They Were Not Always Red

Buxton's "Penfold" pillar box stands in The Square, opposite the Opera House.

Post boxes date back to 1809, the first examples being installed
in walls. The first free standing pillar box appeared in Carlisle in 1856. There were several early designs, many being cylindrical.  One style was designed by a committee and they forgot to include an aperture to post the letters. A slot had to be chiselled out on site before they could be used, thus spoiling their appearance. 

There was no standard colour scheme until 1859 when pillar boxes were painted bronze green with the lettering and royal coat of arms picked out in gold. The now familiar red was introduced in 1874 although it was 10 years before they were all repainted. A few boxes still carry this green livery.

John Wornham Penfold 1828 - 1909 was an architect and surveyor from Haslemere, Surrey with a practice in London. He is most famous for the design of a hexagonal pillar box which first appeared in 1866.

There are nine different types of Penfold box in three sizes. That in Buxton is of the largest size and is now rare. They were intended for city centre locations so this one may have been re-located here.  300 Penfold pillar boxes were made and about half survive although 100 replicas were produced in the 1980s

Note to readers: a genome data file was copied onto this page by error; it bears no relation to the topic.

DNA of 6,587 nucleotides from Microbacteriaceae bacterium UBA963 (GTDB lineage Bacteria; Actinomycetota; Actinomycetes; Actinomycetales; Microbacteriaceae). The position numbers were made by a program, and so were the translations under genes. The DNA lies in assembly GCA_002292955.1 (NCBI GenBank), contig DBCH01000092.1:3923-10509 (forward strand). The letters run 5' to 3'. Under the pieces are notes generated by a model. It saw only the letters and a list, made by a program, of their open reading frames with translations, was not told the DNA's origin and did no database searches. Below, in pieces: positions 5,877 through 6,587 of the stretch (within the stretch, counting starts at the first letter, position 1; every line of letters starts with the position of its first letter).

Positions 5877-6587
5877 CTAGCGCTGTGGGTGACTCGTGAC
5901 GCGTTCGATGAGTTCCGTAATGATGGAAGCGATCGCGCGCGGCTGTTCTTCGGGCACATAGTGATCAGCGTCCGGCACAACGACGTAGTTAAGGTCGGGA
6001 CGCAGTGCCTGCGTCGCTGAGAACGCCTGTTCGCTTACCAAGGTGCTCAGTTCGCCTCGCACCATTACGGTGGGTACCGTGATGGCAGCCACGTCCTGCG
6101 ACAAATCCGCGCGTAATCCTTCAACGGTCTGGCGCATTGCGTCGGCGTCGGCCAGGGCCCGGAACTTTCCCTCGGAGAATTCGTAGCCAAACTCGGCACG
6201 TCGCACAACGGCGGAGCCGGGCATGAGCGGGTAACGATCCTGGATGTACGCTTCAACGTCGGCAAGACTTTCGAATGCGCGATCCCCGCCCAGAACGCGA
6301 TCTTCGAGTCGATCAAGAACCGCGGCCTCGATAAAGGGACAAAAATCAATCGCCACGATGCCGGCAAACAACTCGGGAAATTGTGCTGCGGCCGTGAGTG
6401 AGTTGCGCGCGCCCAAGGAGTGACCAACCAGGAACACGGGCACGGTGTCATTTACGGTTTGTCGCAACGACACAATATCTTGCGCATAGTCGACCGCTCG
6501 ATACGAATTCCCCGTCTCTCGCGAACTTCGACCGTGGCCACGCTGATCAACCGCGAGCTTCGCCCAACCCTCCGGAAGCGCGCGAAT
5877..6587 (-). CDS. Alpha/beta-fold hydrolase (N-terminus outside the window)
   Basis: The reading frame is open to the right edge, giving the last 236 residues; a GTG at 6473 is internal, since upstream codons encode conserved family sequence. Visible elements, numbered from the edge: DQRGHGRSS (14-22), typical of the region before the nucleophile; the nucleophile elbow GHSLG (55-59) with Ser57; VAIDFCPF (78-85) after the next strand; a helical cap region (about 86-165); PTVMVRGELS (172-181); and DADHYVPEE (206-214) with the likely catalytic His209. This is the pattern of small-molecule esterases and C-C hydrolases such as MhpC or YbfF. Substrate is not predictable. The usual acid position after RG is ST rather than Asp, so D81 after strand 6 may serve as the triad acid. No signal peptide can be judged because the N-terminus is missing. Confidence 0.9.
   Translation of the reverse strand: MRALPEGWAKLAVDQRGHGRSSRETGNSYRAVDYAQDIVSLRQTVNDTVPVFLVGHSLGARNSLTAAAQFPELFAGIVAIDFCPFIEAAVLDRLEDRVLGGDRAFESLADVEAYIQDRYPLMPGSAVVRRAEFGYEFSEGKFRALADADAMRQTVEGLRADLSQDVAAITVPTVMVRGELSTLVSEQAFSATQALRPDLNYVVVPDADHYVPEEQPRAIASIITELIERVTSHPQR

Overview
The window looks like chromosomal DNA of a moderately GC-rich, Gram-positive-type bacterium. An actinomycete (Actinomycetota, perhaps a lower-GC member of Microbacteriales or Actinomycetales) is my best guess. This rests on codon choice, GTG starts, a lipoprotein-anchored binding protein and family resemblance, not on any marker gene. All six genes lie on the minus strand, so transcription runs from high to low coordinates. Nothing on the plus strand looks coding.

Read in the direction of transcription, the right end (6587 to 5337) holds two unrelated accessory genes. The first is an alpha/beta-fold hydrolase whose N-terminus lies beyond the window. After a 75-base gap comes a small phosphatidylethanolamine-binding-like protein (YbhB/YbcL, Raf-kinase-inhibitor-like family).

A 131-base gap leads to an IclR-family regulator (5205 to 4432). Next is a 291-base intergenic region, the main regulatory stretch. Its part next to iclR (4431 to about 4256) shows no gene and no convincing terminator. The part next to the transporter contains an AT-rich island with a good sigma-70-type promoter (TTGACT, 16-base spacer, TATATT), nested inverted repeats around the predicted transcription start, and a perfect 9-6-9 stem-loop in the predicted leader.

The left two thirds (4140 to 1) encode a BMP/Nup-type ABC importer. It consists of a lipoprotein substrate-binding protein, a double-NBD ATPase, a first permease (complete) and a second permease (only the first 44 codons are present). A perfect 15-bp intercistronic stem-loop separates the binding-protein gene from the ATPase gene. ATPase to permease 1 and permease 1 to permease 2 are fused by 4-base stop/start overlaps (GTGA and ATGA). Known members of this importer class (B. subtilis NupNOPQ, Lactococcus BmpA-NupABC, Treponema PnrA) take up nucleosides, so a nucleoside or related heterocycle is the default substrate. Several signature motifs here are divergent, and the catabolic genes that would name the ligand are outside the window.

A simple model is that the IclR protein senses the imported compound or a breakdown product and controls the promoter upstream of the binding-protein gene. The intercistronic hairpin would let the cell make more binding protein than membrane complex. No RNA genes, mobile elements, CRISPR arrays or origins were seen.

These cast iron boxes were made by Cochrane Grove & Co of Dudley between 1866 and 1879; their name can be seen on the plinth. The top of the box is decorated with acanthus leaves and a bud and has decorative balls around the rim.

Buxton also has a so called "anonymous" pillar box. These were introduced in 1879 and were cast without the words "Post Office" and without the coat of arms hence their anonymity.

Penfold was the sidekick of 1980s cartoon character Danger Mouse. Penfold made his home in a pillar box in London's Baker Street.

There are 115,500 letter boxes in UK and of course, in
typically British fashion they have a large following of aficianados who record, preserve, restore and write extensively about them.


Our second picture shows how the box might have originally been painted.

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